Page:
Sentences (#68)

The Economist, on “The New Political Divide”:

Mr Trump has sucked confidence out of global institutions as his casinos suck cash out of punters’ pockets.

There’s a lot going on in this sentence (much of it valuably suggestive).

XS is beginning to think that, due to the exceptional coherence of its evil, The Economist makes a better representative of Cathedralism even than the New York Times.

(Back to SH HQ within two days — so dormancy ending.)

August 2, 2016admin 48 Comments »
FILED UNDER :Political economy

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48 Responses to this entry

  • Brett Stevens Says:

    Wasn’t there some line about us knowing a leader of greatness when all of the dunces are united in confederacy against him?

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    Information Machine Reply:

    > The importance of making enemies.

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    pyrrhus Reply:

    And especially, making all the right enemies, or more properly, all the globalist enemies…

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    Apatheos Reply:

    The trump myth is overwhelmingly about opened vs closed, an expression of universalist anxiety. But what is the closed, and can it be nuanced and rigorous with a political figure so well known? Beyond thiel is there any articulation of what trump really offers individualism, techno commercialists?

    [Reply]

    Ryan Reply:

    Jonathan Swift, “When a true genius appears, you can know him by this sign: that all the dunces are in a confederacy against him.”

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    S.C. Hickman Reply:

    One could always reread A Confederacy of Dunces by John Kennedy Toole who took Swift to heart:

    A green hunting cap squeezed the top of the fleshy balloon of a head. The green earflaps, full of large ears and uncut hair and the fine bristles that grew in the ears themselves, stuck out on either side like turn signals indicating two directions at once. Full, pursed lips protruded beneath the bushy black moustache and, at their corners, sank into little folds filled with disapproval and potato chip crumbs. In the shadow under the green visor of the cap Ignatius J. Reilly’s supercilious blue and yellow eyes looked down upon the other people waiting under the clock at the D. H. Holmes department store, studying the crowd of people for signs of bad taste in dress. Several of the outfits, Ignatius noticed, were new enough and expensive enough to be properly considered offenses against taste and decency. Possession of anything new or expensive only reflected a person’s lack of theology and geometry; it could even cast doubts upon one’s soul.

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    TheDividualist Reply:

    I can only hope Carlyle was not wrong with the heroic view of history. (I.e. that one exceptional man, even against a huge opposition can still do a lot.)

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    Transport manufacturer Reply:

    How would you think he could be wrong when history is full of examples?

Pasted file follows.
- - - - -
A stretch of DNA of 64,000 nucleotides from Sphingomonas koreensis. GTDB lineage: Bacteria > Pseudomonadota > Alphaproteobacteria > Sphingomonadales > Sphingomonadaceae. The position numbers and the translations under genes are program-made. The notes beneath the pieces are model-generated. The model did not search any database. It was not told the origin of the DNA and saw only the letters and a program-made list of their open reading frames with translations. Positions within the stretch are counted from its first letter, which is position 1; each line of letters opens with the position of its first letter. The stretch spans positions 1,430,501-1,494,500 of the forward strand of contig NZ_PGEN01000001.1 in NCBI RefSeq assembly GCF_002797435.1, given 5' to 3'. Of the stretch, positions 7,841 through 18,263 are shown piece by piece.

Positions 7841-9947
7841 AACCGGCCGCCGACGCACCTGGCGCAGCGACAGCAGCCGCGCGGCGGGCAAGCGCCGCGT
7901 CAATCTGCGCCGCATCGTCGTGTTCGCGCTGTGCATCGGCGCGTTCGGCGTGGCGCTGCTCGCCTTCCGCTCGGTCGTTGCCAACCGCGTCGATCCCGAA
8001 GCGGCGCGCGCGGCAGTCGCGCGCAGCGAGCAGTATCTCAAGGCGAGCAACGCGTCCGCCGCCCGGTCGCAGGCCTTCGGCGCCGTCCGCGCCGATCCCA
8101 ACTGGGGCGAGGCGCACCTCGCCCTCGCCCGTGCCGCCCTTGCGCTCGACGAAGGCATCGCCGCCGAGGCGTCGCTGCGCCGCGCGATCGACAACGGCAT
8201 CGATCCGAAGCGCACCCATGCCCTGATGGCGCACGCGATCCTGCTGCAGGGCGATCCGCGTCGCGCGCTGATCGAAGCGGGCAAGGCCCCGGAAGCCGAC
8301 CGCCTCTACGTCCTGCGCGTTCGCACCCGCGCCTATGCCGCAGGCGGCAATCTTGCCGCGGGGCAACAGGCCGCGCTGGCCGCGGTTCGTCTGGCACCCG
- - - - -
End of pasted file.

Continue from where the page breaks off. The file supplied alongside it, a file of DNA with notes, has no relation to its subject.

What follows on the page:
Up your rationalism kid. Get your ass out of the gorge of opinions.

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    Because you´re inferior Reply:

    >muh history isn´t an exact science

    If you define ‘hero’ as something purely fantastic, yes, they only exist in fantasy. If you define it as e.g. one man changing history for the better, then those are thousands.

    ▬{ hero (n.1)
    late 14c., “man of superhuman strength or physical courage,” from Old French heroe (14c., Modern French héros), from Latin heros (plural heroes) “hero, demi-god, illustrious man,” from Greek heros (plural heroes) “demi-god,” a variant singular of which was heroe.

    This is of uncertain origin; perhaps originally “defender, protector,” and from PIE root *ser- (1) “to watch over, protect” (see observe). Meaning “man who exhibits great bravery” in any course of action is from 1660s in English. Sense of “chief male character in a play, story, etc.” first recorded 1690s. Hero-worship is from 1713 in reference to ancient cults and mysteries; of living men by 1830s.

    In Homer, of the Greeks before Troy, then a comprehensive term used of warriors generally, also of all free men in the Heroic Age. In classical mythology at least from the time of Hesiod (8c. B.C.E.) “man born from a god and a mortal,” especially one who had done service to mankind; with the exception of Heracles limited to local deities and patrons of cities. }

    What mundane 3rd grade rationalists typically miss, in their pseudointellectual motion of “hey look how smart I must be because of how dis-miss-ive I am, [which causes me remarkably to miss things]” is that ‘demigod’ is a fancy way of referring to a person with top-tier qualities. Say if “the Iceman” Richard Kuklinski, Peter Thiel and Otto Skorzeny were one man. That´d be a demi-god. Add Napoleon or Ceasar — and you got a god on earth.

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    Because you´re neither superior, nor inferior; nor equal Reply:

    Amusing. The iceman I had in mind is one Wim Hof. The one mentioned previously—Kuklinski—would make it a far less interesting mix (of qualities, traits & dispositions), and more on the asuric side rather than the devaic.

    Why? At least because he is less of a builder.

    Posted on August 2nd, 2016 at 8:58 pm Reply | Quote
  • Anon Says:

    >much of it valuably suggestive

    Trump is a vampire?

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    Cryptogenic Reply:

    Trumpire … I like it.

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    John Hannon Reply:

    Count Trumpula

    But the punters are the real suckers.

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    Chris P. Michael Reply: